He adds that the initiative has as well helped people discover their health status in terms of non-communicable diseases (blood pressure, sugar level in blood, overweight or obesity) among others.

This, Ruzindana notes, has helped, especially when it comes to people taking appropriate action including seeking medical care, adopting an active lifestyle, adopting a habit of regular medical check-ups and so forth.

To a certain extent, Ruzindana says there has been a reduction of air pollution caused by motor vehicle traffic.

According to Edison Rwagasore, Senior Officer — Diabetes, Chronic Diseases and Other Metabolic Diseases at RBC, Car-Free Day has promoted physical activity and green environment in Kigali city by reducing air pollution.

He adds that it has as well provided a platform to raise awareness on early detection and prevention of NCDs risk factors.

Alphonse Mbarushimana, the executive secretary of Rwanda NCD Alliance and project manager of the Car-Free Day initiative, says the initiative has also been there to educate the citizens of Kigali on not only prevention, but also how to control the non-communicable diseases, if one happens to be having one of them.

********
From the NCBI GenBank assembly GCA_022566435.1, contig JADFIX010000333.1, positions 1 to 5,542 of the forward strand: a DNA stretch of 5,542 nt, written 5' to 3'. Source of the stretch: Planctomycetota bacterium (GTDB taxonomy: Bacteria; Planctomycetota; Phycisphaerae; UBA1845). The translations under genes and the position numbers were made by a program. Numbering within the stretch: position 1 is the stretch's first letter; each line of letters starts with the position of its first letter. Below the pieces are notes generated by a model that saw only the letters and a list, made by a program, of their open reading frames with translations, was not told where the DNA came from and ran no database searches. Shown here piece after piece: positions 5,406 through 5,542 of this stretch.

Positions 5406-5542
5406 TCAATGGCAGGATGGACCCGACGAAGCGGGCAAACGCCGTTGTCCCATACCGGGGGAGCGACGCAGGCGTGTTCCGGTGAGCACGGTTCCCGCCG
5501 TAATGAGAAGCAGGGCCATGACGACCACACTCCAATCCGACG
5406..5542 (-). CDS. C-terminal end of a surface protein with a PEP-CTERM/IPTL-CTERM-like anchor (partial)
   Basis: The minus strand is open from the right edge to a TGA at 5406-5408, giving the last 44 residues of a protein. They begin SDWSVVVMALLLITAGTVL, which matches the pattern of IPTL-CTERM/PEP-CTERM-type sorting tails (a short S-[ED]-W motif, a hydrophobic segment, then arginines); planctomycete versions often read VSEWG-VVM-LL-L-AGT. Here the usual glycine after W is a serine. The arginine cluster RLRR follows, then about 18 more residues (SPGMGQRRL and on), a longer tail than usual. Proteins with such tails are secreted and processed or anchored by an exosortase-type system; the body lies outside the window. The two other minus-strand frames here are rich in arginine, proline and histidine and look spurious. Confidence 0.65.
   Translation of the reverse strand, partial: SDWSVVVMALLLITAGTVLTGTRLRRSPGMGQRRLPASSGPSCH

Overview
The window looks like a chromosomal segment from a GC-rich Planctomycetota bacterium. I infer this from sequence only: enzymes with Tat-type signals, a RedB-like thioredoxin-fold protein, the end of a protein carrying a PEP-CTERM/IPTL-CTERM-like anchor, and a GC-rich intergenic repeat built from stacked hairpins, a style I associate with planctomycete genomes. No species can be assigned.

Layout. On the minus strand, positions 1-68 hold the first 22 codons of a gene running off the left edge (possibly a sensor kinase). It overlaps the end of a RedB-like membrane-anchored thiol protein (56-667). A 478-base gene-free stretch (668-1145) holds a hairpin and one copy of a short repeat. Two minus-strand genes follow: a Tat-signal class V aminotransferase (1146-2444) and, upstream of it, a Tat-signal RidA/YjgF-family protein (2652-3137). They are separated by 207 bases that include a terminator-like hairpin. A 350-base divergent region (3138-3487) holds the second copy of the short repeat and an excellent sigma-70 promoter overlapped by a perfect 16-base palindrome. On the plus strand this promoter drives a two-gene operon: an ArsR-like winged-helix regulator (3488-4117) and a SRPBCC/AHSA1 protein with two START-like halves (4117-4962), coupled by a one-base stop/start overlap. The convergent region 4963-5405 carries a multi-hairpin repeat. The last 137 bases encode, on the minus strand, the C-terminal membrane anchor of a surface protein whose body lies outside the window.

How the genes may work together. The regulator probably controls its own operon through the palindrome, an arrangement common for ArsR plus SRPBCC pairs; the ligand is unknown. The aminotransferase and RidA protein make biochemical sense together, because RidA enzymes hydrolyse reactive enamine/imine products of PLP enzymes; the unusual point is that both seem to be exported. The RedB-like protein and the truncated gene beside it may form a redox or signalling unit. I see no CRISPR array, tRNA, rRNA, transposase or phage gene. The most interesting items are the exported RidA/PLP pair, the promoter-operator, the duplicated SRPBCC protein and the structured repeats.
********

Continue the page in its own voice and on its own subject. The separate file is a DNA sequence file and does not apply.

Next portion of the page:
Also, he says Car-Free Day has helped uplift the image of the City of Kigali as a vibrant city.

WHAT ARE THE NUMBERS?

According to data from Rwanda Biomedical Centre (RBC), in the last Fiscal Year (FY), 6,134 people have been tested on NCDs.

70 per cent of the people tested were males and 30 per cent were females.

For obesity, out of the 6,134 people tested, 11 per cent have an obesity issue, 26 per cent are overweight while 19 per cent were underweight.

Among people suffering obesity and overweight, females represented 53 per cent.

Considering age, people above the age of 40 represent 55 per cent of all people who are overweight.

The data on blood pressure shows that one per cent had a serious problem of blood pressure and were referred to hospitals.

10 per cent had a problem of blood pressure level 2 (advised to seek medical care), whereas, 29 per cent had an issue of blood pressure (also advised to seek medical assistance).

Rwagasore says the above results show that women are more vulnerable to blood pressure than their male counterparts.

CHALLENGES

Mbarushimana says the participation of people, especially in rural areas, is still low.

Evaluating the impact assessment of Car-Free Day, impact on the medical screening and counselling of the patients are also some of the challenges when it comes to Car-Free Day CFD.

He cites plastic use of drinking water and public institutions not fully mobilised for Car-Free Day as some of the setbacks that hinder the initiative.